“Monday 5 Things”™…..Immersed…..
“Monday 5 Things”™…..Immersed…..
Our eyes needed to adjust to the dark anteroom. Then, the short brush strokes and bold contrasting colors were immediately recognized. Flowers and fields. The bedroom. The hospital. Snippets of information of the man and artist that left me wondering what I would have asked him if we could have shared a table and coffee on a Parisian promenade. Harvests and irises. Cafes and boulevards. Starry nights and full moons. Cypress trees and tree roots. Portraits of others. Portraits of self that revealed the old, troubled soul of a much younger man. Benches and chairs to sit within his paintings. Space designed to allow one to slow down from a hectic week and simply be immersed in the brilliance of his art.
Then, turning another corner, a paroxysm of light and sound filled a room the size of a basketball court. His paintings brought to life on the walls, the ceiling, and the floor. Some sat on chairs and benches. Others leaned against the walls. Still others laid back on carpets placed around the space. All, even children, wide-eyed as the images moved around the space and over our bodies; music, perfectly chosen to match his work, filled our ears and moved our hearts. We all were deeply immersed into the work of this artistic virtuoso. I was moved to tears as familiar brushstrokes, contrasts and scenery presented the paintings and sketches with a fresh gravitas that freed his work from the confine of frames.
We moved to exit the room and took a virtual reality walk through the fields, vineyards, towns, and waterfronts where he lived and painted. Seven of his most well-known paintings were seen virtually from the perspective and locations that he painted them. And I left with a fresh excitement, a renewed appreciation for the brilliance of a supposed mad man whose very essence, his very life’s mission was to create. How much more would the world have experienced had he lived beyond his 37 years? This morning’s M5T shares some thoughts on an artist named Van Gogh and the Immersive Experience in Atlanta.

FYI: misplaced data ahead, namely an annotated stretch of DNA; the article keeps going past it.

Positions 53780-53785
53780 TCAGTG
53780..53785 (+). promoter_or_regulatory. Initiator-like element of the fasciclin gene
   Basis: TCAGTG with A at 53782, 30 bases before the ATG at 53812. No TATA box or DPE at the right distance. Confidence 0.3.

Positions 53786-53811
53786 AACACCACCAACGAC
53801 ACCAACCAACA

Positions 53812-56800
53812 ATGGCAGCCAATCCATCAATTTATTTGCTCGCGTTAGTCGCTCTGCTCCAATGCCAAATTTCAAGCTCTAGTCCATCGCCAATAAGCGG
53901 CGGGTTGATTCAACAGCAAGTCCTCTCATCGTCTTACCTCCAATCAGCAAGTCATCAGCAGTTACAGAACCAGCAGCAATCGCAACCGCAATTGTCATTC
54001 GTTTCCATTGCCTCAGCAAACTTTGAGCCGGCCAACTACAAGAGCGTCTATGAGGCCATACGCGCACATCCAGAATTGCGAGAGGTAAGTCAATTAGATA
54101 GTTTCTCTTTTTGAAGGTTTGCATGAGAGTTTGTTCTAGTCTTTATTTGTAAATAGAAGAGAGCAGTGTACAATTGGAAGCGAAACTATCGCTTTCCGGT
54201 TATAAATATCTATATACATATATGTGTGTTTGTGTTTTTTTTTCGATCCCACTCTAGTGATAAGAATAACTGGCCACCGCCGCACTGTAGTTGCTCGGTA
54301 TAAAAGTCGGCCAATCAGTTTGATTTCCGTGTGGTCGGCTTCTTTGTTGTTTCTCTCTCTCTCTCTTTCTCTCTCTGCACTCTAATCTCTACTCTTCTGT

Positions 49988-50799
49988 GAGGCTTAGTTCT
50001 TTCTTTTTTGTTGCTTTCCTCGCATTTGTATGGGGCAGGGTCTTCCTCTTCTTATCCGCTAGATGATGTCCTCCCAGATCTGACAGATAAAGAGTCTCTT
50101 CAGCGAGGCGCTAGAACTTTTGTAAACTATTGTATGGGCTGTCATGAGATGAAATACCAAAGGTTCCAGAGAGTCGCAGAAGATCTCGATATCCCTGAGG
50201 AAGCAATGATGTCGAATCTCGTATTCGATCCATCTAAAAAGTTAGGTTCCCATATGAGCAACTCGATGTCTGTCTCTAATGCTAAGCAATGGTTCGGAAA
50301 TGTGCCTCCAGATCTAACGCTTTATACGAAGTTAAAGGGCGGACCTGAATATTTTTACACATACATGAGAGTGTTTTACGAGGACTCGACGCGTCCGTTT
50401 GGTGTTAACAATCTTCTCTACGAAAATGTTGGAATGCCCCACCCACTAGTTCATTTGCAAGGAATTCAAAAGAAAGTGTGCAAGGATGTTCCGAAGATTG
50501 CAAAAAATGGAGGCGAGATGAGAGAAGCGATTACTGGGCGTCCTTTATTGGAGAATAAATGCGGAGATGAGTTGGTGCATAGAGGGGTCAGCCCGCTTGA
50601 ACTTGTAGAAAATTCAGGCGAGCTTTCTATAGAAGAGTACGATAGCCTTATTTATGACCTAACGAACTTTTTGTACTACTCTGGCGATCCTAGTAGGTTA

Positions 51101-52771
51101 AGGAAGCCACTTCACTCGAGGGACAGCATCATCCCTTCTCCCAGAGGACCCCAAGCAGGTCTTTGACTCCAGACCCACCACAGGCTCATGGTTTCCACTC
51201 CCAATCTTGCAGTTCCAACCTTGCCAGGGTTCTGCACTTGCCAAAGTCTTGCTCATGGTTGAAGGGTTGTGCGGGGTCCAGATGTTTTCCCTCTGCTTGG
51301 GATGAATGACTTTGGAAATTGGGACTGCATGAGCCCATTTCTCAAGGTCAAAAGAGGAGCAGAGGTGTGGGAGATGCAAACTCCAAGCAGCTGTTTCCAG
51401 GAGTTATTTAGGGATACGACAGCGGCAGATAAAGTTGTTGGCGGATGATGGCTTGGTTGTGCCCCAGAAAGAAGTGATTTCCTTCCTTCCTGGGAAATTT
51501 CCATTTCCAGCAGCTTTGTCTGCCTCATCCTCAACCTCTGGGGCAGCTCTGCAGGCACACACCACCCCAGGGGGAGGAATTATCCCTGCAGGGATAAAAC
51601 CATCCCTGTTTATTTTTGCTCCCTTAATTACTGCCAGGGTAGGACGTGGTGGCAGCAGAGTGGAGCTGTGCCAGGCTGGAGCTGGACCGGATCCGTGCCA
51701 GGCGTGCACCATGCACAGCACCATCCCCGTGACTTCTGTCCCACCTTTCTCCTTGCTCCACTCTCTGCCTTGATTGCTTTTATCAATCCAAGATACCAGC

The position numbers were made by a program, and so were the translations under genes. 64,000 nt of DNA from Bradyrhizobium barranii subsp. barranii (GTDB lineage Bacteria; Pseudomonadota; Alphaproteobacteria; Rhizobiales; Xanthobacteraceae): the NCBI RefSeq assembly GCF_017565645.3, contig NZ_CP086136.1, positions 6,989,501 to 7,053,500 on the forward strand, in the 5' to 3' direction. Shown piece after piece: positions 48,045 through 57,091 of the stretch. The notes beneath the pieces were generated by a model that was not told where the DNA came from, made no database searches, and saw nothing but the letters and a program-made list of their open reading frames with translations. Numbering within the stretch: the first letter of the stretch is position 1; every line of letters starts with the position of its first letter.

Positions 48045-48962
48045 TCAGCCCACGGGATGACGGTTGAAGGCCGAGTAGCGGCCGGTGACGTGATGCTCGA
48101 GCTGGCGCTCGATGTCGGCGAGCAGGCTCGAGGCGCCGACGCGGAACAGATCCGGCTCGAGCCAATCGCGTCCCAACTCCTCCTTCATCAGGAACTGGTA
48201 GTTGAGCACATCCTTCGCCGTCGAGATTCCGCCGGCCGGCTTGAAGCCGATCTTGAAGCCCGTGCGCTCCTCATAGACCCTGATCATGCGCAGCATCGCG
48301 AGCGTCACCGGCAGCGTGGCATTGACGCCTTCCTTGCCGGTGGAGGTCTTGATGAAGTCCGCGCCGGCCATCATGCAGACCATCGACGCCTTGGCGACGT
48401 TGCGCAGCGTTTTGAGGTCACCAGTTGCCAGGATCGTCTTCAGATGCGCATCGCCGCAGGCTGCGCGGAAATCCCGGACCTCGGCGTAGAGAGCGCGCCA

1. See the Light.
This morning before you rush into your day, or, perhaps more likely, before your day rushes at you, take a moment to look at the light. Look up at the sky and clouds. This evening, take some time to look up into the night sky. See the colors, the movement of clouds across a nearly full moon. Watch how light drapes itself over objects. What do you see in the light? What do you see in the shadows? Even if for a moment, let the light envelop you, warm you, calm you, inspire you. Take time to see the beauty around you. Don’t wait to be inspired. “Still, a great deal of light falls on everything.” ~ VVG
2. The ABC’s.
Always Be Creating. I have always been fascinated by the amount of work that Van Gogh created. From the time he started in his 20’s, he created 900 paintings and over 1,100 drawings and sketches in the decade before his death. Four works of art per week – one new piece every 36 hours. Even while he was hospitalized with mental illness, he painted while looking out of his hospital room. In the last year of his life, he created nearly a piece a day. His prolific works of art were a reminder and inspiration that I, that we all, need to continue to create. Create with intention. Create to take more risks and to break the rules of conformity and expectations of others. “If you hear a voice within you say, ‘you cannot paint’ then by all means paint and the voice will be silenced.” ~ VVG